Since the explosive release of their debut album in 2017, Sydney’s metalcore titans Polaris have enjoyed a meteoric rise in the metal world to establish themselves as one of metalcore’s most powerful forces on a global scale. The band have defied challenge after challenge – that little thing called COVID that derailed their tour of their ARIA-nominated second album – and every time have emerged triumphant with a unique take on metalcore that is both crushing and accessible, receiving an abundance of accolades and widespread renown for their trouble.
But to say the release of their stunning third album ‘Fatalism’ comes as bittersweet is a huge understatement. The recent shock passing of guitarist Ryan Siew just two months ago sent ripples of sorrow throughout the metal world, and fans near and far felt the weight of that terrible heartbreak. ‘Fatalism’ is as close to perfect as a heavy release can be on its own merit. But in light of this tragedy, the album’s ability to reach deep into your soul and find the light in the darkness is even more pronounced, significant and profound.
Fear, desperation and the helpless rage that comes with feeling powerless – these are raw rivers of emotion that bleed vividly throughout the entirety of ‘Fatalism’. This album was written in a period of isolation in the Blue Mountains after lockdowns eased in 2022, in response to the blind confusion of the past few years to make sense of a senseless world.
The resignation of loss of control, the terror of the unknown and the aching, very human desire to find meaning in the black is apparent from the first note of melancholy opening track Harbinger. This track begins at a slow creep, with Jake Steinhauser’s solo heartfelt clean vocals soon giving way to the ferocious harsh vocals of frontman Jamie Hails and evenly paced, darkly ominous guitar chugs. Then album single Nightmare crashes in with its ridiculously catchy grooves, and the anthemic chorus spells out the thoughts that probably every human being shared at the height of the pandemic – “We’re living in a nightmare / a pre-apocalyptic wasteland / is there no one who can save us if we refuse to save ourselves?”. The breakdown hits incredibly hard in this banger, keeping the listener on tenterhooks, feeling torn between wanting to rage at the injustices of the world yet paralysed by the futility of trying to change what we cannot control.
The feral Parasites is 3 minutes of blistering, frenzied chaos, alternating between The Prodigy-esque hyper EDM passages and hefty hardcore breakdowns. The most recent single Overflow follows for a more mellow change of pace at first, and the choruses of this track are almost unbearably emotive – these guys sure know how to write melodies that sear themselves into your mind. It unfolds as something of a heartbroken love story – “I can’t stand to see you like this / ‘cause it’s more than I can take”.
This segues nicely into With Regards, which is imbued with some distinctly emo/pop-punk flavours in the clean choruses that echo A Day To Remember, whereas the racing heavier sections have a Parkway Drive vibe. Steinhauser’s exceptional vocal talents really get the chance to shine in this track. We’re midway through the album for next single Inhumane, which brings the aggressive grooves back with startling impact, their raw intensity channelling fellow Aussie metalcore outfit Alpha Wolf. There are some beautiful descending lead guitars in The Crossfire that are quickly consumed by Hails’ colossal screams and impeccably tight, driving drums from Daniel Furnari.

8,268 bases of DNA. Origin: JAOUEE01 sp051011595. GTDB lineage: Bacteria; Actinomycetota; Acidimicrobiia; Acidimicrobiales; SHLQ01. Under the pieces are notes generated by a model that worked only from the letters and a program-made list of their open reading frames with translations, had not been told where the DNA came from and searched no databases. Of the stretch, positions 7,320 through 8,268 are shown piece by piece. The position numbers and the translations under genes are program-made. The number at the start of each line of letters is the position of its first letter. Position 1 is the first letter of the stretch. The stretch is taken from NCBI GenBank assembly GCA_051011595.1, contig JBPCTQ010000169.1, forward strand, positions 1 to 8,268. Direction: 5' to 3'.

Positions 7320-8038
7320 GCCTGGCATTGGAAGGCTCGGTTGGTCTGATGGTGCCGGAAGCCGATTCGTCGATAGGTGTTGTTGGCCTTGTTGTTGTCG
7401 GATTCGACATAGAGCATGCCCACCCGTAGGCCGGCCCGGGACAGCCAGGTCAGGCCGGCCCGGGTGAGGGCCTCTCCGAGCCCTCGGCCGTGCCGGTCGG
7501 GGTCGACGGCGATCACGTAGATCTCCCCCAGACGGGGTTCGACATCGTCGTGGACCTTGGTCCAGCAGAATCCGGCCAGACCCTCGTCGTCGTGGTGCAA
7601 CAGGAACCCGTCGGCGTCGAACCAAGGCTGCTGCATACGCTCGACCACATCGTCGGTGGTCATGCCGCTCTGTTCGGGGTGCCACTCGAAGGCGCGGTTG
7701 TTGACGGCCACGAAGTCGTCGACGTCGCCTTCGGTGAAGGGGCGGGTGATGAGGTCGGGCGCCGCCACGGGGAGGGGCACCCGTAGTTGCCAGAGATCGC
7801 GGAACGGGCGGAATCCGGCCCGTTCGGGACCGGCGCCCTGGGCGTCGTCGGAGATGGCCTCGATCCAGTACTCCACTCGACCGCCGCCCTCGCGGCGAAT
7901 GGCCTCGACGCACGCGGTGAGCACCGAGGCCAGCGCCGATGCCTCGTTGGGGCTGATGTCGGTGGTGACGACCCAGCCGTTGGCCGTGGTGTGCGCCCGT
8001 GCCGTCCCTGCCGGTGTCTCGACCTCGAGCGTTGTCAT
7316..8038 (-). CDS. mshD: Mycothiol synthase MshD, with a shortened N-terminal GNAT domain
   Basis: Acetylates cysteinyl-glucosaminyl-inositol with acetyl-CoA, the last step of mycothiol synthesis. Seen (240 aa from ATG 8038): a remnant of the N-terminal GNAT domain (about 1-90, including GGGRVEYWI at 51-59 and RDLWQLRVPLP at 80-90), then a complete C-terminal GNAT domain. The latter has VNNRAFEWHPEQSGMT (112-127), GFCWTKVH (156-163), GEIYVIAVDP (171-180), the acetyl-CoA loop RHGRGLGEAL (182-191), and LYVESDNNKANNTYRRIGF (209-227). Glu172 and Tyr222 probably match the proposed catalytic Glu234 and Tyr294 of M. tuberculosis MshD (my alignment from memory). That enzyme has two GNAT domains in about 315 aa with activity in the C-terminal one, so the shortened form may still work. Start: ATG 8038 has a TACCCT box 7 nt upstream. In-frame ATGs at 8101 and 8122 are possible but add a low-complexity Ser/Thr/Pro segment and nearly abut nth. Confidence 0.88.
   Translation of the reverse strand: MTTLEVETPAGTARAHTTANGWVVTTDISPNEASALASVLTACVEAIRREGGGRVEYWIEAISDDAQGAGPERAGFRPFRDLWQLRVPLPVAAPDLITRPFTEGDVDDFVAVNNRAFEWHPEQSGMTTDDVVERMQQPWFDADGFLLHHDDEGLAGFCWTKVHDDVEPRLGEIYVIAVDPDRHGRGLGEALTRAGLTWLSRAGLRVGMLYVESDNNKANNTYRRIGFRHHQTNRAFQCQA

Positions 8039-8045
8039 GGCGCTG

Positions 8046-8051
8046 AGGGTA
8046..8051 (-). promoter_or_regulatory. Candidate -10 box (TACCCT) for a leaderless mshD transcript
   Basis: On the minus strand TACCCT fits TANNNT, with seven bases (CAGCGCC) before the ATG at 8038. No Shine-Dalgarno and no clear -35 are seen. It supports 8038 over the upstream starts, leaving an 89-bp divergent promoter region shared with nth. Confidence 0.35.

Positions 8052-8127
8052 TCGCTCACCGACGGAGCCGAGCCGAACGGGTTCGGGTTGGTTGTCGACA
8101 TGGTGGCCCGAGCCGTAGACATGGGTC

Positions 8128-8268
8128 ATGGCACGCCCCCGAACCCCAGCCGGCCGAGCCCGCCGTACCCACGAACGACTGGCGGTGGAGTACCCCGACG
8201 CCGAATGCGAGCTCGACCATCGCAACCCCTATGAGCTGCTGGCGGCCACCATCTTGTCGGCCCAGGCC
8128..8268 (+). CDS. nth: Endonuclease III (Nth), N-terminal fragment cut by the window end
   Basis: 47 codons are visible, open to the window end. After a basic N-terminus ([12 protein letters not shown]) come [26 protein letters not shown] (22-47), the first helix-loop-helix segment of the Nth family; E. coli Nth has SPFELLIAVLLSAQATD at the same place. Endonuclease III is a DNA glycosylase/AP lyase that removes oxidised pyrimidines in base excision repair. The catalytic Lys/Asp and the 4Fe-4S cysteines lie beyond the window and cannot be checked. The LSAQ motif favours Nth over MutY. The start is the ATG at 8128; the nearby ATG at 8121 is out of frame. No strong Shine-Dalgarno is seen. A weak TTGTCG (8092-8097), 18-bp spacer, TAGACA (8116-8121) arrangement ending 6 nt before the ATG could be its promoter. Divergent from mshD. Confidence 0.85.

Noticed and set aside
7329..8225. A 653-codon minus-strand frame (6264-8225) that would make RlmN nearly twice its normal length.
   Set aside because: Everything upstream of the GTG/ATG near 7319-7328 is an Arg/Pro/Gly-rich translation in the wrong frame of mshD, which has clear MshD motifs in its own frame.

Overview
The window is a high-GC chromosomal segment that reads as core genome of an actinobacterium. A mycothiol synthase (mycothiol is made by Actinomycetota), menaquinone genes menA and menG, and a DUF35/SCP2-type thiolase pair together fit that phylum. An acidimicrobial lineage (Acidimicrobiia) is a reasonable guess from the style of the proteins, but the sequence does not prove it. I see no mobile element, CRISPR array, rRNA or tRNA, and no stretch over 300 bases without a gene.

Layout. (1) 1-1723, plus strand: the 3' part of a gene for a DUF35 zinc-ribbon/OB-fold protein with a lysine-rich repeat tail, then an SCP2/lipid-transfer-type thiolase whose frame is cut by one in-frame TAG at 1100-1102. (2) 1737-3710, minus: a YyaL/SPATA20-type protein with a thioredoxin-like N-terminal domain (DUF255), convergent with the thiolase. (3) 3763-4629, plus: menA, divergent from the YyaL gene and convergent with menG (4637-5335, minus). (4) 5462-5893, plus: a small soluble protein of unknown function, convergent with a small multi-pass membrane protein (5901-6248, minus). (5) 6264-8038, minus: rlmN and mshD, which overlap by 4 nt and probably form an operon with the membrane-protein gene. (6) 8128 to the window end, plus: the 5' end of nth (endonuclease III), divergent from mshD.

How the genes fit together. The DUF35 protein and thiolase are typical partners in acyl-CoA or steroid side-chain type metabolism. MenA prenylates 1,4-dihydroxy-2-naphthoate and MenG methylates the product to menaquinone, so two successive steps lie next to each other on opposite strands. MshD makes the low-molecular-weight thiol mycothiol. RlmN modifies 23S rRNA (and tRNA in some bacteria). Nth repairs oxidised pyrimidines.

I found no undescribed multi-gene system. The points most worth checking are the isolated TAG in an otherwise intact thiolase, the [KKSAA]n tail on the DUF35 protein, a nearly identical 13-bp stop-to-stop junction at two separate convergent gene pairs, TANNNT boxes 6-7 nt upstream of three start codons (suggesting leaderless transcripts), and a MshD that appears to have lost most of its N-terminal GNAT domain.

Immersive djenty guitar chugs beset by futuristic synths announce Dissipate, and these lead up to the filthiest breakdown in the album so far – the kind where all you feel like doing is throwing down hard. Then with the gentle Aftertouch, we get a moment to breathe with some muted, spacey piano and intimate serenading from Steinhauser, and this builds to the climax of the track in the form of wall-of-sound guitars and anguished harshes from Hails.
Fault Line begins with a chunky melodic guitar riff that echoes Memphis May Fire, and the anthemic chorus features some very rousing lyrics – “Say a prayer before you run out of air / we’re heading straight for a fault line / if only we could open our eyes” – before yet another absolutely crushing breakdown section. All In Vein closes the album with a final defiant surge of blistering metalcore energy, driven by phenomenal drum work and impressively intricate guitar shreds, to hammer home the emotional maelstrom that has hijacked our senses for the past 45 minutes.
‘Fatalism’ is, without a shadow of a doubt, a masterpiece; the magnum opus of a band truly poised for greatness. Every track on this release seizes your heart with an iron grip, reaching to your core and highlighting the very human truths that lie there, and it is simultaneously confronting and comforting. With this album, Polaris have perfected their unique formula for aggression made accessible, tempering raw fury with introspective intuition as well as demonstrating impeccable technical skill and masterful songwriting. What an indomitable legacy to honour the late Ryan Siew.
Destroy All Lines, Resist & triple j Present
‘FATALISM’ AUSTRALIAN TOUR 2023
W/ SPECIAL GUESTS AUGUST BURNS RED, KUBLAI KHAN TX & CURRENTS
THURSDAY 7 SEPTEMBER – METRO CITY, PERTH (18+) *SOLD OUT*
SATURDAY 9 SEPTEMBER – MARGARET COURT ARENA, MELBOURNE (LIC/AA)
SUNDAY 10 SEPTEMBER – HINDLEY ST MUSIC HALL, ADELAIDE (LIC/AA) *SOLD OUT*
TUESDAY 12 SEPTEMBER – UC REFECTORY, CANBERRA (18+)
WEDNESDAY 13 SEPTEMBER – BAR ON THE HILL, NEWCASTLE (18+) *SOLD OUT*
FRIDAY 15 SEPTEMBER – THE FORTITUDE MUSIC HALL, BRISBANE (LIC/AA) *SOLD OUT*
SATURDAY 16 SEPTEMBER – HORDERN PAVILION, SYDNEY (LIC/AA)
With thanks to Dallas Does PR